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Because SVRs are usually uncompetitive, mortgage lenders often attract new customers by offering discounted mortgages. These will offer a discount to the SVR for an introductory period – usually between 2 and 5 years – before you revert again to the SVR.
These discounted mortgages can be very useful for people struggling with the high costs of homeowning in the first few years after buying. They don’t have the certainty of fixed rates, but are usually lower.
You can also get combinations such as discounted tracker mortgages, which can be very competitive.
What are offset mortgages?
Offset mortgages are fairly new, and still not that widely available, but can be very attractive. They basically allow you to roll your savings account, current account and mortgage account into one, making it far more cost effective and tax efficient.
What drives them is the fact that normally the best return you can get for your savings is to pay off your mortgage, for two reasons: interest rates on savings are almost always lower than the rates you have to pay for mortgages, and you probably have to pay tax on interest earned from savings. As an example, if you have £10,000 in savings, and a £100,000 mortgage, you would actually be a lot better off on a monthly basis with a £90,000 mortgage and no savings (but obviously wouldn’t have the funds for a rainy day). Also, if you get monthly wages your current account may have unusually high funds at certain times, earning no interest – although this money could be used to pay down the interest of the mortgage.
An offset mortgage rolls all three into one, making sure you make your money works hard for you all the time, and giving you the flexibility to pay off more of the mortgage when you have more money, but then to reduce your payments when you need a bit more to spend.
Should I go for daily calculation or annual calculation?
Mortgage lenders generally calculate the amount of interest you are due to pay daily, monthly or annually. Without hesitation you should go for daily calculation, and avoid any mortgage with annual calculation.
It seems like a nerdy point, but mortgage lenders have relied on confused borrows to have interest calculation methods that are blatantly unfair and add many thousands of pounds to a cost of a mortgage. It has only been as a result of media outrage that they changed their methods, but some still haven’t.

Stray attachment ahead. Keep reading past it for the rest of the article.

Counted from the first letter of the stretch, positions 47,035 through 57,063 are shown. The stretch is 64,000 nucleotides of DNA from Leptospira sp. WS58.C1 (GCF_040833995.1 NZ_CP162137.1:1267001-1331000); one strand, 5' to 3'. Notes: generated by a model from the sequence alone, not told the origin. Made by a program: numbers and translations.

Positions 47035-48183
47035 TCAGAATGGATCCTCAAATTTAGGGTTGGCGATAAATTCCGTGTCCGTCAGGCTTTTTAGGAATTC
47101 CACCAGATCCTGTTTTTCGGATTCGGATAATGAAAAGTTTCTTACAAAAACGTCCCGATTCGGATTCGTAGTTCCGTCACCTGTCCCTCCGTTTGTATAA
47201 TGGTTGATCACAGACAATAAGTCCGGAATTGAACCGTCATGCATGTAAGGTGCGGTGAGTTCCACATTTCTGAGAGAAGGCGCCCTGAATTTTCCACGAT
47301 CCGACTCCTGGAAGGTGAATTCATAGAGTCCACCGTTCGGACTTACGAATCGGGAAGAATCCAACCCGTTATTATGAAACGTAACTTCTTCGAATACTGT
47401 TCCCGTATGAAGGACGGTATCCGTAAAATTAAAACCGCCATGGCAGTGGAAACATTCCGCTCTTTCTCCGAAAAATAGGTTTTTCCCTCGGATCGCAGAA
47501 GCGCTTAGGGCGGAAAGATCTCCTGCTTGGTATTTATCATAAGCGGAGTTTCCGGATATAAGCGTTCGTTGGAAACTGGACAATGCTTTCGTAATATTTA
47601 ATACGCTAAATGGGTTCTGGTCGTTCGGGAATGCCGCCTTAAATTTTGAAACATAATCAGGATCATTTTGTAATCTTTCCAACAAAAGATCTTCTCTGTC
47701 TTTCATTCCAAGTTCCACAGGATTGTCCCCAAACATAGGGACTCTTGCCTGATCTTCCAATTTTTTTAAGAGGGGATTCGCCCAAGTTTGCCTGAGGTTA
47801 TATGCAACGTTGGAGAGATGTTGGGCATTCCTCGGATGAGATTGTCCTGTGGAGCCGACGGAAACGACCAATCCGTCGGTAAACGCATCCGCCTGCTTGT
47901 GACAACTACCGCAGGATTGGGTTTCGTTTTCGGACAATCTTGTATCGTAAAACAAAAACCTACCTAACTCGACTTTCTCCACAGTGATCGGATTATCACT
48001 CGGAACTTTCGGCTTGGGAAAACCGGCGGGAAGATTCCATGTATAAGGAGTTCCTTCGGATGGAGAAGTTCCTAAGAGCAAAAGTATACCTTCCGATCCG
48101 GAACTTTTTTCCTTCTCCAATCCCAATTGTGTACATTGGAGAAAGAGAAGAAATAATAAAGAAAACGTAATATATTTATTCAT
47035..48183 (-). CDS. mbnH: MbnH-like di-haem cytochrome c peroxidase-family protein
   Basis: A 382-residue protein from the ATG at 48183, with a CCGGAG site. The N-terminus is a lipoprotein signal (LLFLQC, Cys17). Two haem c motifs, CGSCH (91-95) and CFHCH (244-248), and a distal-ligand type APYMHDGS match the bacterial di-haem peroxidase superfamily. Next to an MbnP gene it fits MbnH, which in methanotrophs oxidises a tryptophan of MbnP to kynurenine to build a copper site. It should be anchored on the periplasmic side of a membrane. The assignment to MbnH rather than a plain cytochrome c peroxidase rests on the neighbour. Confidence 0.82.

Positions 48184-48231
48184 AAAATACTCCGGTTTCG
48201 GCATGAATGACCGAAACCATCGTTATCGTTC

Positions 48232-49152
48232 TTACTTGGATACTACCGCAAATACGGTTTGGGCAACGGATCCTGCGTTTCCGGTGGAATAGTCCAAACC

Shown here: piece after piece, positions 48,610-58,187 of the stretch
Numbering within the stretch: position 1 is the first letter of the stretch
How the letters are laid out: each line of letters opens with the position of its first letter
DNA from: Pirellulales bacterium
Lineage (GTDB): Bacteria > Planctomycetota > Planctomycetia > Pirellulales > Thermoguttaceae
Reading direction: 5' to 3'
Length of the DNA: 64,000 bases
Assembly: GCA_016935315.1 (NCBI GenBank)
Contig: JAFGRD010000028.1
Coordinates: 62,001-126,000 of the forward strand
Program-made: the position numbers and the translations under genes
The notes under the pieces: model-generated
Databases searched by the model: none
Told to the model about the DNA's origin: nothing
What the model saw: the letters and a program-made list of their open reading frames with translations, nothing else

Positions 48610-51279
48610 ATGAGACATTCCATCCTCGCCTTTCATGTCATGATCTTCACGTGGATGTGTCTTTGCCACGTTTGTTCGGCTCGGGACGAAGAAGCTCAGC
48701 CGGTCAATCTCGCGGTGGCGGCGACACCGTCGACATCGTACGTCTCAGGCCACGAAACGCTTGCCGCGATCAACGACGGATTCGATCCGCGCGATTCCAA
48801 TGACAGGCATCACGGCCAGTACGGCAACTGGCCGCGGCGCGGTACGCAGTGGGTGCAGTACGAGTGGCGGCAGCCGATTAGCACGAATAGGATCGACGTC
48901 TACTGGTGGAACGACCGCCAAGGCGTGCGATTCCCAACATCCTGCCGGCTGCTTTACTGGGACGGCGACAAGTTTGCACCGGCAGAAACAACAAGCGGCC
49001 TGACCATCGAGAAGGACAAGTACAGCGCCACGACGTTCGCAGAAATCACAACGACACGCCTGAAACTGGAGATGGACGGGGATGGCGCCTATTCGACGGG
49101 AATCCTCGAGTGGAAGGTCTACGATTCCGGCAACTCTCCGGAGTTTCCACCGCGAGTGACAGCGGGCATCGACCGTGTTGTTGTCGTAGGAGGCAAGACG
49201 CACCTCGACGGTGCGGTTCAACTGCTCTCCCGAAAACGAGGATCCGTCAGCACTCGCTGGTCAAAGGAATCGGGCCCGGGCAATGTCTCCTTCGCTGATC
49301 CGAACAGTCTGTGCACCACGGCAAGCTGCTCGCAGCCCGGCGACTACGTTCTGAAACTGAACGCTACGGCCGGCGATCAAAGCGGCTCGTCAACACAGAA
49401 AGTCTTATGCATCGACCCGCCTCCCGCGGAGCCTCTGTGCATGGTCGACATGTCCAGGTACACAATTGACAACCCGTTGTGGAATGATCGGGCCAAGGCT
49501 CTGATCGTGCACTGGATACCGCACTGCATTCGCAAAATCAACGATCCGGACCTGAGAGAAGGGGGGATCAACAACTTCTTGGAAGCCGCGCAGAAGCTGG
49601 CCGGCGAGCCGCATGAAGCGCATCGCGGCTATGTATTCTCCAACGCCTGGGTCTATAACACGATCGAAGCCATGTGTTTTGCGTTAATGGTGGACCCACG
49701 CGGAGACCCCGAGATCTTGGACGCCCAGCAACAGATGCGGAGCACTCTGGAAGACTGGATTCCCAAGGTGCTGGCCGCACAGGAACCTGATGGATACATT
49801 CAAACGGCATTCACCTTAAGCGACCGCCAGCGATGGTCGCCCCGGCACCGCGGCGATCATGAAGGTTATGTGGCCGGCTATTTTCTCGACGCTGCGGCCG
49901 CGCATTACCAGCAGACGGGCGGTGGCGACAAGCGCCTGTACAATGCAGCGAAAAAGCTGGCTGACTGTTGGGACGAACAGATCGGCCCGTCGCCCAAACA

With annual interest calculation, the lender calculates how much interest you should pay each month only once a year – often at New Year – and then carry on charging that throughout the year, even though you are most likely paying down the mortgage each month, and possibly making one-off capital repayments. For example, if they calculate your interest payment on 1st January, and you pay off £5000 on 2nd January, they will charge interest on that £5000 you have repaid for a whole year until they calculate the interest again the following January 1st.
If you get a mortgage with annual interest calculation, the lender will still be charging you interest on debts that you have repaid. This is legal but morally questionable, and will mean you end up paying many thousands of pounds more over the term of the mortgage. Avoid.
What are the advantages of First Time Buyer mortgages?
Many mortgage companies have special deals for first time buyers, which are generally aimed at helping people get on the property ladder – they usually accommodate having lower deposits (ie the ratio of the mortgage to the value of the property can be higher) and have lower application fees.
They are often discounted as well, to make the early years cheaper (but you may pay it back later). In general, these first time buyer mortgages can be very helpful at a difficult time – but do still check out the rest of the market in case there are some particularly good deals.
Should I go for a bank or building society?
After the demutualisation wave of the 1990s, the building society movement in the UK is a shadow of its former self. The building societies – which are owned by their customers – often claim that they give better value for money because they don’t have to pay dividends out to shareholders every three months. This may be true, but it certainly isn’t guaranteed, and the proof has to be in the pudding. If you get a better deal from a building society than a bank, then go for it. If you don’t, don’t.
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